Thank you, fan, tomatoes are a fine source of iron. Next up is a favorite of the tenors, and I hope it’s one of yours.

I really can’t go (baby it’s hot outside)

It’s humid, you know (baby it’s hot outside)

It’s 80 degrees (waddaya want from me)

Turn on the AC (geez, the bills) …

We appreciate all the support, and lettuce is a good source for fiber in a diet. The horn section likes this one.

O Holy Christ, this bike won’t go together

There’s all these parts, and instructions are in Chinese.

I’ve had too much beer, and my vision is kinda blurry

The dollhouse broke, and the tree just fell over …

All we need is bacon and we’ve got sandwiches for the road! Our next piece is a personal favorite of the bus driver.

Last Christmas … NOOOO OOOOOOOOOO!

OK! Looks like someone is playing Whamaggeddon, so we’ll just move on. This one goes out to all the folks at PETA.

We fish ewe a mare egrets moose

panda hippo gnu deer.

For those of you left, please remember to buy our CD, which will be out on 8-track sometime in the next decade.”

Just a little levity for a holiday that is all about the love and gift of giving. All of us at easttexasnews.com wish you marey marey egrets moose and a hippo new deer.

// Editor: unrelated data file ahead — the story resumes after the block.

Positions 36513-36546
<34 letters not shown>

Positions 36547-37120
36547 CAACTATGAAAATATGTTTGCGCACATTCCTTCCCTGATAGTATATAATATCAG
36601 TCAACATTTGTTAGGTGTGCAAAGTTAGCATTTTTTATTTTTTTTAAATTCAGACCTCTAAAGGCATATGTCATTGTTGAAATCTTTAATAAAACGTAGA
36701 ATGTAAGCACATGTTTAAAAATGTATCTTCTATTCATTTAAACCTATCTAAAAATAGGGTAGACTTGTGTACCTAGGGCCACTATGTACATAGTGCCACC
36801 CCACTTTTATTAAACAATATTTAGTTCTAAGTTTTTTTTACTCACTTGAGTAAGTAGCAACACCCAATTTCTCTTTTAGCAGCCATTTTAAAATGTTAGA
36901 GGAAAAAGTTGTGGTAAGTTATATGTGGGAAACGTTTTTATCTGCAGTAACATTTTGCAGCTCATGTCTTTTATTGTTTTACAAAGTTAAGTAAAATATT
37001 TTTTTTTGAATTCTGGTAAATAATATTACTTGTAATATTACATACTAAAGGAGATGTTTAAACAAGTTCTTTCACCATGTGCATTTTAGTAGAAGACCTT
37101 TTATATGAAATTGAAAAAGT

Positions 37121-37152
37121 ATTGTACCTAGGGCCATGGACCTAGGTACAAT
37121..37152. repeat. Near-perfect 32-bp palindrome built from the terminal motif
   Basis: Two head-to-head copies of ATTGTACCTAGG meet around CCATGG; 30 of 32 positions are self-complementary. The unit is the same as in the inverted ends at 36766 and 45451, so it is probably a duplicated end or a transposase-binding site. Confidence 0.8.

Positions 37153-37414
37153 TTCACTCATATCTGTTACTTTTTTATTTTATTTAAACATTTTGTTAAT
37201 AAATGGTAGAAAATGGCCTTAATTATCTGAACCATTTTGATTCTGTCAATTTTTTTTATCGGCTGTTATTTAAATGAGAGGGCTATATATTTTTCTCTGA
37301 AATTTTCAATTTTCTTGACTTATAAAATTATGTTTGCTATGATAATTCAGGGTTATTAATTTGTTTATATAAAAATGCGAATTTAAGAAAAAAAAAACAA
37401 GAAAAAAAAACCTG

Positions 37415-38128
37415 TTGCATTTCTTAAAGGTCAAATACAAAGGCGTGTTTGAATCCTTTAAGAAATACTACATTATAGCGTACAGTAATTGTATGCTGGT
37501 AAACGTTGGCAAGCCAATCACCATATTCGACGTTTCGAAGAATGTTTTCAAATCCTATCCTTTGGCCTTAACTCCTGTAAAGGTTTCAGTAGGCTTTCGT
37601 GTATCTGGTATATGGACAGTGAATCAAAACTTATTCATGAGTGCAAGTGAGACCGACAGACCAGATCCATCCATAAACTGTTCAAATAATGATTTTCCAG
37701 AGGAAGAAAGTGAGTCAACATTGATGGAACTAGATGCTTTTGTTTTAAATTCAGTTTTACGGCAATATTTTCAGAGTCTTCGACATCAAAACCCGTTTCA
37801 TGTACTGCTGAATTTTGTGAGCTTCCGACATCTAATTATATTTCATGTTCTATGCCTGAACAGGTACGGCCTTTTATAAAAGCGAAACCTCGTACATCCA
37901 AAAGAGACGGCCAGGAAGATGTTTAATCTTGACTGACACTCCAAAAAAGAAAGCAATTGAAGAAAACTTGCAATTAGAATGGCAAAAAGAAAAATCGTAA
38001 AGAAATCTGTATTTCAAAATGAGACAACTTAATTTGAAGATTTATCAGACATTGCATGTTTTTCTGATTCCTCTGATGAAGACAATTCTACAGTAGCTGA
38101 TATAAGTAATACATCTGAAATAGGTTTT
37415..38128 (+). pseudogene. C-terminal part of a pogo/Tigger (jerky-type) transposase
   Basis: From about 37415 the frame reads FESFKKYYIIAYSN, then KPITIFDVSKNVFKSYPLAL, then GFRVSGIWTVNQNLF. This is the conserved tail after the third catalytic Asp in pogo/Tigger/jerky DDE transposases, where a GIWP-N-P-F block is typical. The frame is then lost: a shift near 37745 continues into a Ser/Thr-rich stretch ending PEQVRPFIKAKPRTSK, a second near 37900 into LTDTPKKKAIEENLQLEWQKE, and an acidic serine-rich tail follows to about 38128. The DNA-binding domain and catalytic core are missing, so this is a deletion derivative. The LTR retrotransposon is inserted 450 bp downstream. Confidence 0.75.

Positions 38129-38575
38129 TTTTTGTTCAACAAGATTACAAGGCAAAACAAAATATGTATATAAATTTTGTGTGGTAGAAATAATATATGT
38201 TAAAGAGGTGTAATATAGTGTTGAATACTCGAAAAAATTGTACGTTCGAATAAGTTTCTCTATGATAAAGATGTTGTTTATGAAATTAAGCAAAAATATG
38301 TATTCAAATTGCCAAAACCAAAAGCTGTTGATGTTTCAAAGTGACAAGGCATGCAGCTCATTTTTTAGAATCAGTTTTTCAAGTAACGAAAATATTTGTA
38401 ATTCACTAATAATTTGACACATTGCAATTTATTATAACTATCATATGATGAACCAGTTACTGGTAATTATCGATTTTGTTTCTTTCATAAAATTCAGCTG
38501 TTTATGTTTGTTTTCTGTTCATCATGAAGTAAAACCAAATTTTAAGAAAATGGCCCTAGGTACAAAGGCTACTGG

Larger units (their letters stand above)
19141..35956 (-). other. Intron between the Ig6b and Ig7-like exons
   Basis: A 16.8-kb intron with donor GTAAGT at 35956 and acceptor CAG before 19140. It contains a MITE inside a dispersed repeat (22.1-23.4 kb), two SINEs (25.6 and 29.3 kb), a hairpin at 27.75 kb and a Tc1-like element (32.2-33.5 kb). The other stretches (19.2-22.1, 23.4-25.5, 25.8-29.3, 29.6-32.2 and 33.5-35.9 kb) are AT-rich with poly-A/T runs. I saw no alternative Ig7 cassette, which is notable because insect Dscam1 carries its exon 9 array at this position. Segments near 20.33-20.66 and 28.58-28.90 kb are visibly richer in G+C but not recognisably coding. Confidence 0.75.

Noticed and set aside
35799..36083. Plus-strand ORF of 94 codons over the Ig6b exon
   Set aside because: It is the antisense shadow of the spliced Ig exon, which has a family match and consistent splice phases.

Tony Farkas is editor of the San Jacinto News-Times. He can be reached at This email address is being protected from spambots. You need JavaScript enabled to view it..

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The best Christmas gift is time

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Columnist Tom PurcellOur time is the best gift we can give to our friends and family this Christmas. 

Nobody knows how much time we have on Earth — nobody knows when our time will end. We all have friends and loved ones who were claimed way too early.

Hopefully, you are blessed, as my family has been, to have loved ones who have lived long and fruitful lives.

Such family members have an abundance of wisdom to share — wisdom cultivated over time. I particularly enjoy the pearls of humorous wisdom my 88-year-old father has shared:

“Getting old ain’t for cowards!”

“At my age, never buy green bananas.”

“When life serves you a lemon, make lemonade — but crack open a Pabst Blue Ribbon first.”

My mother has long been a source of positive energy, hope and inspiration. She is forever forging ahead, forever looking for a silver lining.